How the Geosphere Rocks Climate
The geosphere impacts Earth’s climate in a variety of ways. Typically, the geosphere reacts on geologic timescales, affecting climate slowly and over millions of years. However, the burning of fossil fuels over the last 150 years has sped the impact of the geosphere on climate.
Plate Tectonics and Climate
Plate tectonic movements are responsible for the positions of continents, which can have a large effect on regional and global climates.
- When all continents come together to forms supercontinents, the amount of coastal area is decreased and the amount of dry continental interiors is increased.
- If continents are moved to high latitudes, more ice sheets form and sea levels fall.
- The growth of mountain ranges affects atmospheric circulation patterns and the number of alpine glaciers.
- Change in the rate of tectonic activity causes changes in the amount of volcanism, and volcanoes influence the climate. An increase in volcanic eruptions leads to more sulfuric acid/ash blocking solar radiation.
- Increased seafloor spreading causes sea level rise since newly formed ocean crust will "float" higher on the mantle decreasing the volume of ocean basins.
The Slow Carbon Cycle and Climate
Over millions of years, carbon dioxide, a greenhouse gas in the atmosphere, becomes sequestered in rocks like limestone and fossilized plants that may become coal and other fossil fuels. The carbon is taken out of the faster pattern of carbon cycle processes and is thus sometimes called the slow carbon cycle.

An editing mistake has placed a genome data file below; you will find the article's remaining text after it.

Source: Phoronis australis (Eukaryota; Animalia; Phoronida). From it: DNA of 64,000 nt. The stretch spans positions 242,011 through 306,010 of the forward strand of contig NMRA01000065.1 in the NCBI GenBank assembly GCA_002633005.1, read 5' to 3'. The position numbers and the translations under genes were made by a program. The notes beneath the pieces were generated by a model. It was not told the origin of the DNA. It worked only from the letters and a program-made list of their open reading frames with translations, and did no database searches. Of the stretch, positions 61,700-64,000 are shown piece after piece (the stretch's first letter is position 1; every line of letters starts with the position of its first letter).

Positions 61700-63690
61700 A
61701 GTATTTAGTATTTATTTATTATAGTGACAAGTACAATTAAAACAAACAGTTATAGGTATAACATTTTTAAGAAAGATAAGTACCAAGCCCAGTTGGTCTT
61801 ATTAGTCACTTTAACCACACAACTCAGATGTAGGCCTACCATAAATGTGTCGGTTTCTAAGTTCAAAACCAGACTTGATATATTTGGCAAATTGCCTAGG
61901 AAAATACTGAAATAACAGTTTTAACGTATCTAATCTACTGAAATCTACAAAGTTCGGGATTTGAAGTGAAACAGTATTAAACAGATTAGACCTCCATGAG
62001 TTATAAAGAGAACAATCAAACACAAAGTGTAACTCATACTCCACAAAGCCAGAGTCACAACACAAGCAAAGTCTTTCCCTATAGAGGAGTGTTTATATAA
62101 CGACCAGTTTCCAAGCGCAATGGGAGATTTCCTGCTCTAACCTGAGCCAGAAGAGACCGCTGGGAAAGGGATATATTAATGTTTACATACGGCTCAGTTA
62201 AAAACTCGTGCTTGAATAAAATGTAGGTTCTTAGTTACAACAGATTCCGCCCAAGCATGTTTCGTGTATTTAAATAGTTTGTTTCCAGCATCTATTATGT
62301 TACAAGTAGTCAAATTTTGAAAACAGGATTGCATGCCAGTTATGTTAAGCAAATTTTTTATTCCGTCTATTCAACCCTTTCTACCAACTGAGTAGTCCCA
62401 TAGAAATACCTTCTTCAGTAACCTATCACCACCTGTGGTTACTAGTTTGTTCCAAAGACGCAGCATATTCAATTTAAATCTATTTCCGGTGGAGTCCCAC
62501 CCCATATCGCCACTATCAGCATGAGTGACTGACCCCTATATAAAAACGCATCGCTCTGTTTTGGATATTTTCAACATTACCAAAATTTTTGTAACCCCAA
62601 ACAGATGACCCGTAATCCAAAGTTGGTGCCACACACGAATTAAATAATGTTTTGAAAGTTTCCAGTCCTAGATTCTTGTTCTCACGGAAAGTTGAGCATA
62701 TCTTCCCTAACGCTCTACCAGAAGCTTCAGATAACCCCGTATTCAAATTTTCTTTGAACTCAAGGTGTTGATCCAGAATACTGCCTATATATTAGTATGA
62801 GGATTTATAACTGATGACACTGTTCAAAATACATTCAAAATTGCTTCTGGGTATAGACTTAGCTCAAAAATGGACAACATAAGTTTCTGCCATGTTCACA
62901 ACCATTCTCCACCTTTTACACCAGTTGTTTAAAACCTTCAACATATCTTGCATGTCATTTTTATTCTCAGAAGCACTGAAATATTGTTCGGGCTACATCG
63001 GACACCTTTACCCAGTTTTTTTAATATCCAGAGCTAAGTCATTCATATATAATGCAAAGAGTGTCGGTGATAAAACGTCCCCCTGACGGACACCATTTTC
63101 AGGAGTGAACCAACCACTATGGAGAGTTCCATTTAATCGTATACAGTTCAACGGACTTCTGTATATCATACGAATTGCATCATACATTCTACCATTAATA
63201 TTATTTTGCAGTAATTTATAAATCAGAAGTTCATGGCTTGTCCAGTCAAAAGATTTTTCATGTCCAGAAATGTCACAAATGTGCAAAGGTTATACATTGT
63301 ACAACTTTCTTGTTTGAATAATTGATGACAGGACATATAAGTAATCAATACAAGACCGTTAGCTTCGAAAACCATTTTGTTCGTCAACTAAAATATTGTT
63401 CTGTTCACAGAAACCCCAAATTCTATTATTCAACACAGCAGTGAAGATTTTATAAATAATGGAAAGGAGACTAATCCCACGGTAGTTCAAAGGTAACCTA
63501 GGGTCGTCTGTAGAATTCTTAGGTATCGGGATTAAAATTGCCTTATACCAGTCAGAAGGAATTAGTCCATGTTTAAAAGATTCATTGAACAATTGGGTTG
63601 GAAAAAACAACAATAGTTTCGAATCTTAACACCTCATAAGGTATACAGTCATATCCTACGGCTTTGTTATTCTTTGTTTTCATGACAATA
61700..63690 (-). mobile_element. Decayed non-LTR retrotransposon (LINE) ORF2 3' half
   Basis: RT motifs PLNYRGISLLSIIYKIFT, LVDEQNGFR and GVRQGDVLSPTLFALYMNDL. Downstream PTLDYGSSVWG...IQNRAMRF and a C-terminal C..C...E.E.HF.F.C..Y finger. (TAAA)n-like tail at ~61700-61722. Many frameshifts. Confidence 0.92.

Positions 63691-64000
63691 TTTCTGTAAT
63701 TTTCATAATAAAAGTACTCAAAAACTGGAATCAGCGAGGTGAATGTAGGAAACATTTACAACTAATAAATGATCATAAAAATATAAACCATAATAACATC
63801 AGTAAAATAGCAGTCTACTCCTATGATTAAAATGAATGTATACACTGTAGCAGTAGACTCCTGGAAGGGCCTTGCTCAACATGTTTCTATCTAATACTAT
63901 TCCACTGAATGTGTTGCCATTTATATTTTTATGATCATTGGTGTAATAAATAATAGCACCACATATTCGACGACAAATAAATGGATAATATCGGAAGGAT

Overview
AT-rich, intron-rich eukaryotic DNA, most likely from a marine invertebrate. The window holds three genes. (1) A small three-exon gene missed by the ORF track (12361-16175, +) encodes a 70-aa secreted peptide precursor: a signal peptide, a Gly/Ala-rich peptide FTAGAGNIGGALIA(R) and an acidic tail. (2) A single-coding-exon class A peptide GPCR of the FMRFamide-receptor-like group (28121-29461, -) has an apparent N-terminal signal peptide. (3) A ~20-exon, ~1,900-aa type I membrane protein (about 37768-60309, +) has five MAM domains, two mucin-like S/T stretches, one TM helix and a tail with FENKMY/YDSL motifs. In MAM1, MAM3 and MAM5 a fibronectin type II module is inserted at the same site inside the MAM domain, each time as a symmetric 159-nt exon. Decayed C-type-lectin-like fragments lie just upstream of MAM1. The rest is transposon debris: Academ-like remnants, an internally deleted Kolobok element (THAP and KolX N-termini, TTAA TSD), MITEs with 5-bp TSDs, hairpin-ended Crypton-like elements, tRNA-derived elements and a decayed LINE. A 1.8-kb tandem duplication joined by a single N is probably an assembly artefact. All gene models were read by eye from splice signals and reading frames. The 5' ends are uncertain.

Limestone is a type of carbonate rock, a large group of sedimentary rocks that all include carbon within their molecules. If the rate of limestone production increases, more carbon dioxide is effectively taken out of the reservoirs of the fast carbon cycle (this is covered in more depth in the biosphere week of this course) and put into deep storage. For example, marine limestone, often produced from the fossilized skeletons of animals and plankton, sequesters carbon, decreasing the amount in seawater, and ultimately decreasing the amount of the greenhouse gas carbon dioxide in the atmosphere.
Coal is the fossilized remains of ancient swamps where plant growth was fast and the plant life was buried and preserved in the swamp as it died. While swamps still exist today, most of the coal we use as fossil fuels is from swamps that formed 300 to 400 million years ago. The carbon within the dead plants, which was pulled from the atmosphere as carbon dioxide, became trapped underground and form hydrocarbons under certain conditions of heat and pressure. Animal remains contributed too, but most of the biomass was from plants. Very few plants become hydrocarbons because most decompose at the Earth’s surface and the carbon within their leaves trunks and roots heads back to the atmosphere. The carbon sequestered in the slow carbon cycle in fossil fuels such as coal, oil, and gas is brought back into the fast carbon cycle when we burn fossil fuels.
New Species Can Lead to New Climates
Organisms affect the composition of the atmosphere, so new species can have a new effect on the amount of greenhouse gases. For instance, about 3.5 billion years ago, giant mounds of blue-green algae, called stromatolites, filled shallow ocean waters. The first prolific life on Earth to do photosynthesis, stromatolites cased oxygen to add to the atmosphere and carbon dioxide to be pulled out of the atmosphere.